Irish American filmmaker Michael Moore says his film "Capitalism: A Love Story" is dedicated to "good people who've had their lives ruined" by the quest for profit.
To translate that a bit: Moore thinks capitalism is just plain evil.
Moore's latest film features many whose lives have been shattered by a corporate environment where the drive for profit is a priority over the workers' best interest.
The director premieres the film Sunday in his first appearance at the Venice Film Festival.
The movie won was warmly received at a press showing Saturday evening and won positive reviews.
Moore said Sunday he was "personally affected by good people who struggle, who work hard and who've had their lives ruined by decisions that are made by people who do not have their best interest at heart."
"It's a genius idea that corporate America has come up with to get rid of one worker in two and get one to do the job of two," Moore said, citing figures showing productivity nearly doubling while wages hold steady.
"They've got to be stopped," the Oscar-winning creator of "Fahrenheit 9/11" told reporters ahead of the press screening of the new work in the lineup for the coveted Golden Lion here.
"There's one home foreclosure, one family kicked out their home, every seven and a half seconds. That's a stunning number," he said.
"Wall Street is trying to figure out a way now to keep getting away with the crazy gambling game" that sparked the financial crisis, he said, noting that gambling is illegal in most US states.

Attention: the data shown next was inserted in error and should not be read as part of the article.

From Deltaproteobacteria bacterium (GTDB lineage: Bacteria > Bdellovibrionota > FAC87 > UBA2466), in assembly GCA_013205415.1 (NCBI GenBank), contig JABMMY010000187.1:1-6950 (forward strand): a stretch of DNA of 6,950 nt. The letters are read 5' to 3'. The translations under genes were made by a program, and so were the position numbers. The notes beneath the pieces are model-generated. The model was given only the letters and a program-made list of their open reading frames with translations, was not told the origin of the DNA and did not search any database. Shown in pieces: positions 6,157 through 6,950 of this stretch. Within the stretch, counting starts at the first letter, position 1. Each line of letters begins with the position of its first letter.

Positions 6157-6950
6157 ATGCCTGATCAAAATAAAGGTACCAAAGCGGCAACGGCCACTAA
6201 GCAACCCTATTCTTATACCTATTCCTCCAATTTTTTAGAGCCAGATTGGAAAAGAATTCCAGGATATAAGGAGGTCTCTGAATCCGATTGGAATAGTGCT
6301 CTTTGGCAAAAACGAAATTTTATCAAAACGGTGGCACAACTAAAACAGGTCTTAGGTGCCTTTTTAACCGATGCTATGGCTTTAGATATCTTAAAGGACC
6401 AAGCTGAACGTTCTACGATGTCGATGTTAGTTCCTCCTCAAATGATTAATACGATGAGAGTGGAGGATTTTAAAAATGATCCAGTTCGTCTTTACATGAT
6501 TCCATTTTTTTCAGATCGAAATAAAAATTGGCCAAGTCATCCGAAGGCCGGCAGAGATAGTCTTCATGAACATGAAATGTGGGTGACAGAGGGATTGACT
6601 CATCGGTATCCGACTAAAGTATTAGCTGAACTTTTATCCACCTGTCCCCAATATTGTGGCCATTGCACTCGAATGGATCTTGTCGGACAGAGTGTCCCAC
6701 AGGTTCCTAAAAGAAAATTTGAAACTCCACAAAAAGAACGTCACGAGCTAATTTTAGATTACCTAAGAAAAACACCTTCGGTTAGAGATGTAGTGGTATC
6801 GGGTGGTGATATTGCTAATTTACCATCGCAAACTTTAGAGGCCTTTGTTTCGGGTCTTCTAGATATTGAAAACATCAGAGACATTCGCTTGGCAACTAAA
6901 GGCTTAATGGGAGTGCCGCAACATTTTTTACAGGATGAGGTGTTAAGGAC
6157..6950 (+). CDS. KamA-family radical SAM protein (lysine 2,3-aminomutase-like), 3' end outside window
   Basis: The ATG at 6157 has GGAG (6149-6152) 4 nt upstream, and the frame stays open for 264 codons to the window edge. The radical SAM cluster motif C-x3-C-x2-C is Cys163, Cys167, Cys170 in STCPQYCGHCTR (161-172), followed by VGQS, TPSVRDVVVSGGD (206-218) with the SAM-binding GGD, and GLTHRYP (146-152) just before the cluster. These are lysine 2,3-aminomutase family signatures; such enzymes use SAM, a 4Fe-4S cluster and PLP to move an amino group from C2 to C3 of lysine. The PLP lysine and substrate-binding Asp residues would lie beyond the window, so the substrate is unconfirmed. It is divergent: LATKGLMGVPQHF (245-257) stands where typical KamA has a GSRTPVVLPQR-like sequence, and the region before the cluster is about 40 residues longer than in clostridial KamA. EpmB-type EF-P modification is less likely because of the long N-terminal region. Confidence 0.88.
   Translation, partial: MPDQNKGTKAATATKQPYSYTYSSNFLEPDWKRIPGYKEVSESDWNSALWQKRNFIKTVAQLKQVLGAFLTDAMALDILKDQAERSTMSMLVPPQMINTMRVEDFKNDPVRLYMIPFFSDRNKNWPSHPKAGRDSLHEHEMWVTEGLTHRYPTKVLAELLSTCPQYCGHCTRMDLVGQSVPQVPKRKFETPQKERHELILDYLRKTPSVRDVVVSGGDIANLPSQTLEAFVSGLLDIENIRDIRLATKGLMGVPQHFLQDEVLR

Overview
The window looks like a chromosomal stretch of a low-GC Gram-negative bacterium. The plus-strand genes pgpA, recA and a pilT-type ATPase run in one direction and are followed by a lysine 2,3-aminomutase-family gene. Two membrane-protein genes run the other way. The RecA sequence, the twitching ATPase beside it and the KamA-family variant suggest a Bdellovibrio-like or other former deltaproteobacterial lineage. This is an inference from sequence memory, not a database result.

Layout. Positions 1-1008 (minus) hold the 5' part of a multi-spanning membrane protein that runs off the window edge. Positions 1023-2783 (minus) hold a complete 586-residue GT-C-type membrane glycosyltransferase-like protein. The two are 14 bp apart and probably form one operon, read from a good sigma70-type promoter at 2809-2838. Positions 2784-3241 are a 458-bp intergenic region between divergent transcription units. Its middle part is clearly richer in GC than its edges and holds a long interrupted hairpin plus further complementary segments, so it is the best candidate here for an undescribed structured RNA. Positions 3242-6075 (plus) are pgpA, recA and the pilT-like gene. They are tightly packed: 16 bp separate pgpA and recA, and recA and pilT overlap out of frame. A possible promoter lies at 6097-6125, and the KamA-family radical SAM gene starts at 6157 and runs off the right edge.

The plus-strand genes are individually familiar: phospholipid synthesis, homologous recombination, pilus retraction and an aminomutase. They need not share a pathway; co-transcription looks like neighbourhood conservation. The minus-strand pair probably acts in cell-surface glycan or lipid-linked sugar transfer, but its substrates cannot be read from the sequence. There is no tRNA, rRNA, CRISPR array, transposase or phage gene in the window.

He said he hoped the film would spur ordinary people to action.
"People have allowed Wall Street to decimate the industrial infrastructure of our country to achieve greater profits. All of us are part of this machine that has to change," he said. "Wall Street, corporations, government and the American people (have) bought into the system."
Pressed by a reporter to explain why he accepted funding for the movie from Paramount Vantage, the specialty film division of Paramount Pictures, Moore agreed: "Why would these corporations give money to a guy who is diametrically opposed to everything they stand for?"
His answer: "The capitalist will sell you the rope to hang himself with if he can make a buck on it."
Noting that all his films, from the corporation-busting "Roger and Me" on down, have made a profit, Moore said: "I get a sense that they don't really care what I think or believe."
He said he wants to "get to this day when I won't be beholden to them and can make films with my own money."
The film will premiere at the world's oldest film festival on Sunday.
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